In the early 70s Hammer were finding that their gothic horrors were no longer the guaranteed money-spinners they once were, and they were looking for ways to revitalise their image a little. Contemporary urban horror thrillers seemed to be a promising avenue, and hence in 1972 we get Fear in the Night.
In fact it wasn’t so much a new direction for Hammer as a return to an old one. In the early 60s Jimmy Sangster had written a series of psychological horror thrillers that had enjoyed some success. Fear in the Night was in fact written at this time, in 1963, but it had been shelved. In 1972 the script was dusted off and with a few changes finally went into production, with Sangster himself directing.
This was the third movie Sangster directed. The first two were pretty awful, so the big surprise about this one is that Sangster’s direction is actually more impressive than his script. He had come up with a formula for these psychological horror pictures and all his efforts in this sub-genre follow that formula fairly slavishly. He cheerfully admits that he had essentially rewritten Henri-Georges Clouzot’s 1955 hit Les Diaboliques half a dozen times! If you’ve seen Sangster’s earlier films of this type you can more or less see where the plot is headed very early on. But it’s executed with unexpected panache and it’s superbly acted, and so contrary to expectations it works rather well.
Judy Geeson is Peggy, newly married to schoolteacher Robert Heller (Ralph Bates). Peggy had had a nervous breakdown some time earlier, and she’s inclined to be a little nervy. So she’s more than usually anxious when Robert (whom she’d only known for a very short time before their marriage) takes her off of the countryside to their new home, a cottage in the grounds of the school at which he teaches. Her anxiety is increased considerably when she is attacked by a mysterious black-gloved stranger shortly before their departure. Or at least she thinks she was attacked. Or claims to have been attacked.
The atmosphere at the school is a little odd. It’s completely deserted. The new term hasn’t started, and all of the boys are on their holidays, but she distinctly hears the sounds of children coming from the classrooms. The headmaster, Michael Carmichael (Peter Cushing), makes her a little uneasy as well. Is he a somewhat sinister figure, or just unusually reserved? She’s not quite sure. His wife Molly (Joan Collins) is even more unsettling. She mixes charm and outright hostility, with the hostility certainly predominating. And she’s perhaps just a little too glamorous and sexy.
When Peggy is attacked once more, apparently by the same man, she is well on the way to losing her grip.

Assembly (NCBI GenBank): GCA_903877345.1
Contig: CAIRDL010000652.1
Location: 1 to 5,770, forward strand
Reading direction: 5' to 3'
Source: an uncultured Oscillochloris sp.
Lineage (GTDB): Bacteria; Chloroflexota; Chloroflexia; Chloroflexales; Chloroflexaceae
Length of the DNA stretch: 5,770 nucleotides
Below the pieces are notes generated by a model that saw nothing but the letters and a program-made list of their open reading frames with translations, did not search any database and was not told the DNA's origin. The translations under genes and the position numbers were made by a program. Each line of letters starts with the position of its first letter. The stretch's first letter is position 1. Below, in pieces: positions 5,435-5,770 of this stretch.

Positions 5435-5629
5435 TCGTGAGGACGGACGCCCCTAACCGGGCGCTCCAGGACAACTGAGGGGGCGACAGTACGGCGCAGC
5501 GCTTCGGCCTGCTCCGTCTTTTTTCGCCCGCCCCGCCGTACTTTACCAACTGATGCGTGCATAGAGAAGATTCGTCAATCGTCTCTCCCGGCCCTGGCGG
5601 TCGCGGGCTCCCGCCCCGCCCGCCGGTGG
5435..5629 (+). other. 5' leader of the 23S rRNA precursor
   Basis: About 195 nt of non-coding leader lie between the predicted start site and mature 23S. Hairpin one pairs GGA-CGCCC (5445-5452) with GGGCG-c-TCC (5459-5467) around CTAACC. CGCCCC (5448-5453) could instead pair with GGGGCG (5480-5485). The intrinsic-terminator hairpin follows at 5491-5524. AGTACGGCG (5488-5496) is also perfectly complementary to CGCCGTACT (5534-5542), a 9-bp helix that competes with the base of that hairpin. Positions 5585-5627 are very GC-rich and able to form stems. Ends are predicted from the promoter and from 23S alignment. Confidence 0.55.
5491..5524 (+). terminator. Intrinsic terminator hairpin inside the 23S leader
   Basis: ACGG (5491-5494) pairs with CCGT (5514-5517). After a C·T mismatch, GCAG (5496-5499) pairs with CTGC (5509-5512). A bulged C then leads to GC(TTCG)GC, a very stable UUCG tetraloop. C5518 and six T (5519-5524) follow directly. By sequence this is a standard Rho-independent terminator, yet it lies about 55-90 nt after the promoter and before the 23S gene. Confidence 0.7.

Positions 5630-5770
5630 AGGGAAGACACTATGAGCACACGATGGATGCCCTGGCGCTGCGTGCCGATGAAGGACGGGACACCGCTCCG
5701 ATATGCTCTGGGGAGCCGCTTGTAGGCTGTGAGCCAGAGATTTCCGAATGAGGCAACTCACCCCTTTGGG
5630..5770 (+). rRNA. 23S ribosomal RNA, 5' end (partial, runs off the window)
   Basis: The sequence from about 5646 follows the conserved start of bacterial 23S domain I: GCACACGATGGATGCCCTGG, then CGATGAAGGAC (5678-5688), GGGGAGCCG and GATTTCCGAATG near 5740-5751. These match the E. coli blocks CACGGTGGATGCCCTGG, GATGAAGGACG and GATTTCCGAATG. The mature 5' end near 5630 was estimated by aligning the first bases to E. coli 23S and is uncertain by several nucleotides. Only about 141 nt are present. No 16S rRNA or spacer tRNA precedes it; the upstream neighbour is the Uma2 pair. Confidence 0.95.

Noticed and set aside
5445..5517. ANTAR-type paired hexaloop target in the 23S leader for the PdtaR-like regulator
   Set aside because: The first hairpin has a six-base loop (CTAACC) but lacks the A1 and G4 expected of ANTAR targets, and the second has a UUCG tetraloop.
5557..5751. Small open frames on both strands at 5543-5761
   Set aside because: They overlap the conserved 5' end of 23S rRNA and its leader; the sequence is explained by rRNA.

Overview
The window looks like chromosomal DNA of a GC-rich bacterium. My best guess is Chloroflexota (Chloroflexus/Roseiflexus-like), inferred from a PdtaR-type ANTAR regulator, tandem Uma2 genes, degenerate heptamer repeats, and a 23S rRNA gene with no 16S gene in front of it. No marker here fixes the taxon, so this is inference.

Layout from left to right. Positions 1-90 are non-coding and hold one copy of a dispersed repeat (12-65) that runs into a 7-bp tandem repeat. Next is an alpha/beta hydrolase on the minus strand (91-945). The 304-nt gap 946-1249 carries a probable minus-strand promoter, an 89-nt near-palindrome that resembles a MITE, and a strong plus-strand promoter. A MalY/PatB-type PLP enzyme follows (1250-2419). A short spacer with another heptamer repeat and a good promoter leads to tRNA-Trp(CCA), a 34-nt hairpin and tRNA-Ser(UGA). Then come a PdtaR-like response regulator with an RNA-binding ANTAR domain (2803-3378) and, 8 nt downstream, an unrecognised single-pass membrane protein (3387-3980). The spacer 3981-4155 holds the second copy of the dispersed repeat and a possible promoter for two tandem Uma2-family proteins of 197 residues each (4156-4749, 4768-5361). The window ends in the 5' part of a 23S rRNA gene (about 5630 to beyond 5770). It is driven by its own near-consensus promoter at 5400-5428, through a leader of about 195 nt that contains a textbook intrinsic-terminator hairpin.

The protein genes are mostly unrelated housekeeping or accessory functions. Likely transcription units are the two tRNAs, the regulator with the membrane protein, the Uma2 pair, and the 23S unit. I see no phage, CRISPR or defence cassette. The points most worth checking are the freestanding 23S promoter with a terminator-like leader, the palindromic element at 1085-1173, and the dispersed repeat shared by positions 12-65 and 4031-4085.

There’s a slight giallo influence here, with the black-gloved attacker, and it might well have paid dividends to have pushed this influence a little further. Sangster though sticks to what he knows, but he does a very competent job. He had clearly gained considerable confidence as a director and he pulls off quite a few rather impressive visual moments.
He also relies heavily, and successfully, on atmosphere. Despite the limited Hammer budget it’s a very well-made film with good use of location shooting in the building acting as the school.
All four major characters are either disturbing or odd or creepy, and the greatest strength of the movies is in the performances. Ralph Bates as Robert seems nice enough on the surface, but there’s just a hint of falseness. He’s a little too nice, and too attentive. Peter Cushing is very disturbing indeed, going right over the top. He’s clearly mad, but is he a harmless eccentric or a homicidal maniac? The way Cushing plays him he could just as easily be either. Joan Collins was already well on the way to perfecting her sexy ruthless bitch persona, and that persona suits the film perfectly.
Peggy is the central character though, and a lot depends on Judy Geeson’s performance. She comes through with flying colours. She’s vulnerable and likeabe but with a nice edge of suppressed hysteria, and as the pressure builds she suppresses the hysteria more and more which works a lot more effectively than going over the top would have done.
For a 1970s Hammer production there’s surprisingly no sex and nudity at all. And no gore at all. Not that those ingredients are actually needed here, but it might have helped at the box-office. It comes across as being rather tame for 1972. But it’s a nicely crafted little psychological thriller with some great acting and it’s all thoroughly enjoyable.
The Region 2 DVD from Optimum includes a commentary track with Jimmy Sangster. It’s not terribly illuminating about this particular film but there’s plenty of interesting stuff there on Hammer in general.